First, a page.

How To Sun Map Your Garden

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Plants are expensive. Even if you start them from seeds and you don’t have much money invested in them, you’re going to be investing time in getting them to grow. It would be incredibly easy if all plants needed the same amount of sunlight, and if all areas of your garden got the same amount of sun on a daily basis, but it just doesn’t work that way!

Some plants need full sun, which usually means that they need at least 6 hours or so of direct sunlight daily in order to grow properly. Partial sun or partial shade means that the plant needs between 3 and 6 hours of direct sun daily.

{adinserter backyardliberty}Dappled sun or indirect sun means that your plant needs 3-5 hours of sun, but that it shouldn’t be direct – in other words, plant it somewhere that the sun trickles through leaves or screen. Finally, some plants thrive in full shade, which means that they don’t do well with more than 3 hours of direct sun daily.

Now that we’ve gotten the definitions out of the way, let’s talk about how you can figure out where your plants would thrive the best before you plant them. It’s called sun mapping and will save you a ton of time and plants that don’t thrive.

How to Do It

Sun mapping will require that you be around the house for a full day, daylight to whenever the sun leaves your garden area, but then you’ll know exactly where you should put each plant.

You can actually buy kits that monitor your yard’s exposure for about twenty bucks but you only know how long the sun is shining in those particular spots. If this is good enough for what you need to do, go ahead and pick it up. All you have to do is put it in your garden, turn it on, and come back to it 24 hours later. It will give you all the information you need for that area.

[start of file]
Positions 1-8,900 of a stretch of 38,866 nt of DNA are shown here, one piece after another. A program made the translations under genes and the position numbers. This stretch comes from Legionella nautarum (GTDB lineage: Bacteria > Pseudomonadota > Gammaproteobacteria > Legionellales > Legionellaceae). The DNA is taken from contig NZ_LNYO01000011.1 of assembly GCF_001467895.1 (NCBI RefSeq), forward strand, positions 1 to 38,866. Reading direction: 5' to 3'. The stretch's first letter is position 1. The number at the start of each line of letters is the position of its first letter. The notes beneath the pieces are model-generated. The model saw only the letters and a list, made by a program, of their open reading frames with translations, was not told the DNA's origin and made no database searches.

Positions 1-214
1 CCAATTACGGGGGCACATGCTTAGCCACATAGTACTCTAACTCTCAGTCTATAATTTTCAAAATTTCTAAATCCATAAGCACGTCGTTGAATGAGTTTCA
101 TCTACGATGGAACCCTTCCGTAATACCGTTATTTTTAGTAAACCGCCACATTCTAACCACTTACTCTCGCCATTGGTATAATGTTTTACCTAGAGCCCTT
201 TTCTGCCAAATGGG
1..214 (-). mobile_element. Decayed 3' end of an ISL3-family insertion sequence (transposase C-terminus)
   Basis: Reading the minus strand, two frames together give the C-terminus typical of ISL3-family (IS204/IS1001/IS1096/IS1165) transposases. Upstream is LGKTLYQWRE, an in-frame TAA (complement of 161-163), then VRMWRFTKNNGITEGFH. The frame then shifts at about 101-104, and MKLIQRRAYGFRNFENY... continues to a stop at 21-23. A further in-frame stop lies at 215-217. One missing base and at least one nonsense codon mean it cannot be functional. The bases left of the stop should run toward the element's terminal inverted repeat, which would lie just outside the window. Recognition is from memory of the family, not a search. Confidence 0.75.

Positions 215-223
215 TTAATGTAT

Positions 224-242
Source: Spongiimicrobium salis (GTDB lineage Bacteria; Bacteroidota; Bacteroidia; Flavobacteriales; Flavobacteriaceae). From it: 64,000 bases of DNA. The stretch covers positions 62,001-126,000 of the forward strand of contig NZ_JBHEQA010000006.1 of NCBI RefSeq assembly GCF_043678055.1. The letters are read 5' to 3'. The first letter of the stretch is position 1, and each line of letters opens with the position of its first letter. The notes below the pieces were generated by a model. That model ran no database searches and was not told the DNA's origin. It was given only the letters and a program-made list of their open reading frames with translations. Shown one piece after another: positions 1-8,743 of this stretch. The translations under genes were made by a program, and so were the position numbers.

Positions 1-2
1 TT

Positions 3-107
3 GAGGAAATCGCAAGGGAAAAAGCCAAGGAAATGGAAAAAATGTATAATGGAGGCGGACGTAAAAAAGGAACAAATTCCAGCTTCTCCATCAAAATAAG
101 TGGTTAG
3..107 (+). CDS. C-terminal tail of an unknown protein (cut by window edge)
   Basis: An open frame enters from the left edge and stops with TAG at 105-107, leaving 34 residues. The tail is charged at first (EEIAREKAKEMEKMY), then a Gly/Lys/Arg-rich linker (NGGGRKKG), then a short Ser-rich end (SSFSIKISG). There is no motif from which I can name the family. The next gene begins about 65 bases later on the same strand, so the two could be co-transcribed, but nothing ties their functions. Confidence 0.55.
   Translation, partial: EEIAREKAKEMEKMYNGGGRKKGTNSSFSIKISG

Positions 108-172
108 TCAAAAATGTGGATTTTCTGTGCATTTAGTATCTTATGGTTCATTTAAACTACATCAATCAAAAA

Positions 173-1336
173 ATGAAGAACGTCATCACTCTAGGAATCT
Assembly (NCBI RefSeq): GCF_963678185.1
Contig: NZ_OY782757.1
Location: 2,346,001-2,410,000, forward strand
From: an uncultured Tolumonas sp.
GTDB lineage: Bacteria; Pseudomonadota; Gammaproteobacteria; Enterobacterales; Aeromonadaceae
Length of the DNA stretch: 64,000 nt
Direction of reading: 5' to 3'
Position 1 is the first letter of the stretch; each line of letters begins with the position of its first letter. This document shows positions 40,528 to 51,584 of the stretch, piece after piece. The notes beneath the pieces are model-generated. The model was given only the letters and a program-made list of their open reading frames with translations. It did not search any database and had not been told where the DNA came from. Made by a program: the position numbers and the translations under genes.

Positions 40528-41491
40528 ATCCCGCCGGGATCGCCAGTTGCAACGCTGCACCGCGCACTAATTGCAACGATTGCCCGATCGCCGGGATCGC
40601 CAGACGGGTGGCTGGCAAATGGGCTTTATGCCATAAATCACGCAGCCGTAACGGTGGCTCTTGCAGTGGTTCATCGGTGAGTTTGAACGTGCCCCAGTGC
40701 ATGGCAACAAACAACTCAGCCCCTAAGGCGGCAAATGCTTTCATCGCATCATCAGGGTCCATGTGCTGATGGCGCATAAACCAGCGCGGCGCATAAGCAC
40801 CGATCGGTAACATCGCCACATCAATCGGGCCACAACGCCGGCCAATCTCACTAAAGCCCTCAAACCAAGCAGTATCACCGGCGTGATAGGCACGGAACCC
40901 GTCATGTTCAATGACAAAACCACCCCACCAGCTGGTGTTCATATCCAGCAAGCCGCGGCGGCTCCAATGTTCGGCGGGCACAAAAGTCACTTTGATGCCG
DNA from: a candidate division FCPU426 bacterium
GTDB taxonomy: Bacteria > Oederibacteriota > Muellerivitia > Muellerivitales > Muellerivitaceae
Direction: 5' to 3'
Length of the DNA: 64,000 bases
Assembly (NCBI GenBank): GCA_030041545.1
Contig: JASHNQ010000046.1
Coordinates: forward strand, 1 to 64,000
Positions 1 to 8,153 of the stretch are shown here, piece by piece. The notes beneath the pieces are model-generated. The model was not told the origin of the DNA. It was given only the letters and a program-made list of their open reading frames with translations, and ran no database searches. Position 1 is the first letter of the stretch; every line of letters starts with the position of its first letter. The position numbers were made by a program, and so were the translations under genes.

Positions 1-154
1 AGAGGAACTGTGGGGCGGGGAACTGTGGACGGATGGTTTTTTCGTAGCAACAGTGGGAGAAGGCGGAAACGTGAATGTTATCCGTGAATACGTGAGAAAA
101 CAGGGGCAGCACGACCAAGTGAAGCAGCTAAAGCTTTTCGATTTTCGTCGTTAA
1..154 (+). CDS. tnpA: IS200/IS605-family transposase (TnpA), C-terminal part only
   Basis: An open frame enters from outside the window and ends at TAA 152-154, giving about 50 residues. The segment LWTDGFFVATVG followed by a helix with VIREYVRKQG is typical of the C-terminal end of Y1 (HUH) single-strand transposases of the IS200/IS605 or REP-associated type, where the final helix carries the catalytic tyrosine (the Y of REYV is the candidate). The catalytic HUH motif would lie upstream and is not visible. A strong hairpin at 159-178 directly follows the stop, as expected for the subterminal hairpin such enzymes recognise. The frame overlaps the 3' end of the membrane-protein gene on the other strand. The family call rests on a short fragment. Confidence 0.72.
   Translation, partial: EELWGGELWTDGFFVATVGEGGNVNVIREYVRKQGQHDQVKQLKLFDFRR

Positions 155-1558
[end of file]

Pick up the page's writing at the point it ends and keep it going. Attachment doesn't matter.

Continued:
Since, as preppers and homesteaders, we’re not particularly into depending upon a store-bought kit, you may be interested to know that there is a way for you to do it yourself with just some graphing paper, some colored pencils, and your time.

First, in order to sun map your yard, you’ll need to draw a fairly accurate depiction of your yard. Be sure to include any structures, including your house or garage, and trees that are going to shed shade over the area at any point because that’s going to be important. You don’t have to be dead accurate, but you want to be as close as possible.

Before you begin to sun map, there are a few things that you need to keep in mind.

  • Deciduous trees are going to lose their leaves in the fall and grow them back in the spring so if you’re in a relatively mild climate, this is important. Also, if you’re mapping in the spring, you may want to wait until the trees have all of their leaves on before you map.
  • The sun rises in the east and sets in the west, which means that your sun and shade are going to be moving from east to west.
  • Pump houses and other structures are going to cast shadows, as will trees.
  • Shade moves clockwise
  • It’s best to do this twice per year; once in the summer when the days are long, and once in the early spring or late fall when the days are shorter so that you have a more accurate depiction of when every part of your yard gets sun.

Now that you have your yard all drawn out, get ready to get up early tomorrow!

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As soon as the sun comes up and starts shining even a little bit on your yard, draw a line on your map that shows where the sun starts and record the time on your map.